Tag Archives: Bangkok

Damnoensaduak Floating Market

This picture was taken from within the Damnoensaduak Floating Market, located a short car ride outside Bangkok, Thailand.

People have complained the market has become touristy over the years, and while yes, tourists do go through it, schoolchildren and locals do as well.  It definitely made for a fun morning and a unique experience.

October 2010. (4893)

 

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Venturing into the Great Unknown

This is the start of one of my wife and my’s greatest adventures.

While spending time in Bangkok, we kept passing by a set of railroad tracks running directly through town. There was something about the tracks that caught my attention, so before we left I wanted to make sure I grabbed a photo of them.

On our final day we dared to cross the street (an adventure in and of itself) and stood along the sidewalk looking down the lines as they disappeared into the distance. The two of us suddenly found ourselves walking down the tracks, heading to a destination unknown.  We didn’t know how far we’d go, if we’d get ourselves into trouble, or if we’d re-inact the scene from “Stand By Me” where we jumped out of the way of a passing train. Either way, we were in it together.

As we quietly walked down the tracks, we constantly surveyed the scene. Our plan was to only walk a little bit, until things got a bit “seedy,” then we’d turn around. The thing is, we never felt scared. We walked with genuine smiles on our faces because our favorite part of travelling is experiencing local cultures.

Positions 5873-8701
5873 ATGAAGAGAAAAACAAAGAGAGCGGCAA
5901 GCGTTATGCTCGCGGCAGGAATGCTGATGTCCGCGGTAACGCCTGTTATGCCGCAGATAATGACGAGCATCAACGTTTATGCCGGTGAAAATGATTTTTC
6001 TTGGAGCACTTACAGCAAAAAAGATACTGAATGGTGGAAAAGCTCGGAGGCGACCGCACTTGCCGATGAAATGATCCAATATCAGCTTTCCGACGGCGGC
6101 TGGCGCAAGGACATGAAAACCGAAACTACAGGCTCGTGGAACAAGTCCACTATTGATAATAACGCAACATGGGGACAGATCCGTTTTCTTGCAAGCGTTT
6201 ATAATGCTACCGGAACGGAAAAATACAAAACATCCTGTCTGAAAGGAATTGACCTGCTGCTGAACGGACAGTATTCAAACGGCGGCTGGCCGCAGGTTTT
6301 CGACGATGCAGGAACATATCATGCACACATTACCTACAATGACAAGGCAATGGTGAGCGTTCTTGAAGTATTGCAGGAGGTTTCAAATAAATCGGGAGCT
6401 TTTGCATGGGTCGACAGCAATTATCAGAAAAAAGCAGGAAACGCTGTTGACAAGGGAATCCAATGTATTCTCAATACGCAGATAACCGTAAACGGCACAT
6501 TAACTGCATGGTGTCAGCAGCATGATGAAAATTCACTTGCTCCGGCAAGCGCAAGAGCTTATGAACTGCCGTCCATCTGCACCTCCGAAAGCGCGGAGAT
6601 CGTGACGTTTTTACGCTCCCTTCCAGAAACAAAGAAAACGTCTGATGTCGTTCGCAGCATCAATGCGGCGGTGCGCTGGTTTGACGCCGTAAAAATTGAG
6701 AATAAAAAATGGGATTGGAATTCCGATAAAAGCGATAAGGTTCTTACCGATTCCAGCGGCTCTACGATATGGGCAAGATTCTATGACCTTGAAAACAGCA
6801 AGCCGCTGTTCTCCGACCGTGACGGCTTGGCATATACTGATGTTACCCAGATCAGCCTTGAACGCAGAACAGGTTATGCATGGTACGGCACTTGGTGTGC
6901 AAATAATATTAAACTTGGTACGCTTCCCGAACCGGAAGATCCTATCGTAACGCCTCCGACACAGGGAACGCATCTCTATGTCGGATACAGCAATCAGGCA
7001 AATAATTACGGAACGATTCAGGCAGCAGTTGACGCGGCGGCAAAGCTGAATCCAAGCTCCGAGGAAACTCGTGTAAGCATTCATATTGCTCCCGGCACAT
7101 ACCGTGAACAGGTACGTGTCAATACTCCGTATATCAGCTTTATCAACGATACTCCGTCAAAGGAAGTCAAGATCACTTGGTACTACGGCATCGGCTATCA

This. Was. Local. Culture.

As we walked, we passed a gentleman in nothing but a towel washing his cat with a garden hose. We passed small shops selling snacks and drinks (we bought bottles of water). We smiled and waved at children. We got out of the way when a ten year-old boy rode by selling ice cream from a cart mounted to the tracks.

We were definitely taking the road visitors rarely take.

Eventually, the railroad tracks crossed another major street, and what lay ahead on the rails drifted off into nothingness.  We chose to head back via another roadway, and found ourselves passing children rummaging through debris, looking for anything worth selling. We passed a cart selling fried beetles and bugs (which, I’m about 50/50 on wishing I tried some/glad I didn’t).

In the end, we wandered down awesomeness. My wife does really, really well with taking a deep breath and plunging in. (While in China, we somehow wandered into a gentleman’s private museum for deceased family members, but that’s a story for another day.)  I’m proud of my wife and the courage she has to take a deep breath and just go with with flow. She’s my best friend and my favorite travel buddy, and she pushed the conservative me into going down railroad tracks I wouldn’t normally chance. As a result, I have images and experiences I will never forget. (One of my favorite pictures from our walk down the tracks resides in the Asia Gallery.)

The above picture was one of the first taken on our walk.

1010. (5084)

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En Route to the Market

In Thailand, we made our way to the Damnoensaduak Floating Market.  It’s, unfortunately, quite touristy and lost most of its innocence, but no matter how touristy it gets, locals still head to the market for their daily goods. The waterways are fairly narrow and there is a lot of “bumping and banging” within the market.  Most of the boats with motors use old car engines to get around, but a few still stick with rowing the oars.

October 2010. (4878)

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Power Lines

I was going to enter this picture in a photography contest where the theme was “Lines.” I ended up not submitting it because, unfortunately, this was one of many photography contests out there that take any and all of the photographer’ rights to “publish, translate, modify, adapt, make available and distribute the entry throughout the universe in any media now known or hereafter invented.”

That’s a little drastic.

I worked hard for these images, and giving them away to some clown because he’s too lazy and/or cheap to pay the stock image fee is almost offensive.

(4999) 1010.

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